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Antarctica Research, Antarctica, Antarctic, Space, DNA, Bacteria

Georgetown Team Sets Off to Antarctica in Search of Traces of Ancient Life

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A quest to understand if and how life can endure in extreme cold— on Earth and, perhaps one day, on Mars — is sending a team of Georgetown University researchers to Antarctica to search for, and then sequence, ancient bacteria.

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Anthropology, Mammoth, mammoth tusk, Mammoths

Wichita State University Anthropology Team Excavates, Studies New Mammoth Tusk Discovery

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A Wichita State University anthropology professor and his students are learning first-hand what it takes to painstakingly uncover what could be one of the oldest mammoth tusks ever found in Kansas.

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Turkeys, Anthropology, Native Americans

FSU Researchers Talk Turkey: Native Americans Raised Classic Holiday Bird Long Before First Thanksgiving

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Florida State University Associate Professor of Anthropology Tanya Peres and graduate student Kelly Ledford write in a paper published today that Native Americans were raising and managing turkeys far before the first Thanksgiving.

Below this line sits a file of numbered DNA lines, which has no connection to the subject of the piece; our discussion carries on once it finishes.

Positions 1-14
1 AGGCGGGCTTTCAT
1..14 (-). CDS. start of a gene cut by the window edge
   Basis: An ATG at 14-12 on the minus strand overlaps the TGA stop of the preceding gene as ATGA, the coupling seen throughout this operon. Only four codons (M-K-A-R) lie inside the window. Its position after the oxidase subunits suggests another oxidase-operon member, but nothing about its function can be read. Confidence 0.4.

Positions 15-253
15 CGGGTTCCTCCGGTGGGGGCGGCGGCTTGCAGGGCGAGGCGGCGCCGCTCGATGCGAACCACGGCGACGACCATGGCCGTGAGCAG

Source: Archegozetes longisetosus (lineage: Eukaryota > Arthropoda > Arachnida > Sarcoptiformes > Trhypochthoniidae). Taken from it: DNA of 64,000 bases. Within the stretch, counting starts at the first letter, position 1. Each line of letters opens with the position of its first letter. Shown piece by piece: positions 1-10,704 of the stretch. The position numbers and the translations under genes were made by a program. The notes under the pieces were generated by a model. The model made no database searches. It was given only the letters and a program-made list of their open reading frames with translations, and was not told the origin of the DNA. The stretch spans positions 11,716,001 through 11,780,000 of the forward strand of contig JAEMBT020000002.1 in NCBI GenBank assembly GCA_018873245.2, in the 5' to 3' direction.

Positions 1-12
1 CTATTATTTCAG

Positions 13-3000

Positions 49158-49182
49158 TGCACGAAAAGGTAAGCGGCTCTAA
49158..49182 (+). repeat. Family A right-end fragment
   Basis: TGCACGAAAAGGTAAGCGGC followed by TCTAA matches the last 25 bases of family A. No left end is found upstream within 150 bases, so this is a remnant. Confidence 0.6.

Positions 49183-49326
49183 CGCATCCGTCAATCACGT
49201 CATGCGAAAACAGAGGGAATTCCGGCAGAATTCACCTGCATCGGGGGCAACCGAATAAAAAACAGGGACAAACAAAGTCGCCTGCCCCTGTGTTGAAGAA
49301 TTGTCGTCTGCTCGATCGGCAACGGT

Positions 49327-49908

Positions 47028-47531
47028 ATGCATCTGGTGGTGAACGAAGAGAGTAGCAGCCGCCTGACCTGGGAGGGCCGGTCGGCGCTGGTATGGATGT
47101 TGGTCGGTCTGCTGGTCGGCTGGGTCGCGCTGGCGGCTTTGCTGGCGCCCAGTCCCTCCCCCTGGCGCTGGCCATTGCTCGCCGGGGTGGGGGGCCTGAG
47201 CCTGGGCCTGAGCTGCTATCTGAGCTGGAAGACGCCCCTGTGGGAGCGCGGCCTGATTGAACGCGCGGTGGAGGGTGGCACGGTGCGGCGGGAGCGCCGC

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Archaeology, New World, Earth Science, Geology & soil

UF Archaeologist Uses Chicxulub ‘Dinosaur Crater’ Rocks, Prehistoric Teeth to Track Ancient Humans

Where’s the best place to start when retracing the life of a person who lived 4,000 years ago? Turns out, it’s simple -- you start at the beginning.

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Autism and Human Evolutionary Success

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A subtle change occurred in our evolutionary history 100,000 years ago which allowed people who thought and behaved differently - such as individuals with autism - to be integrated into society, academics from the University of York have concluded.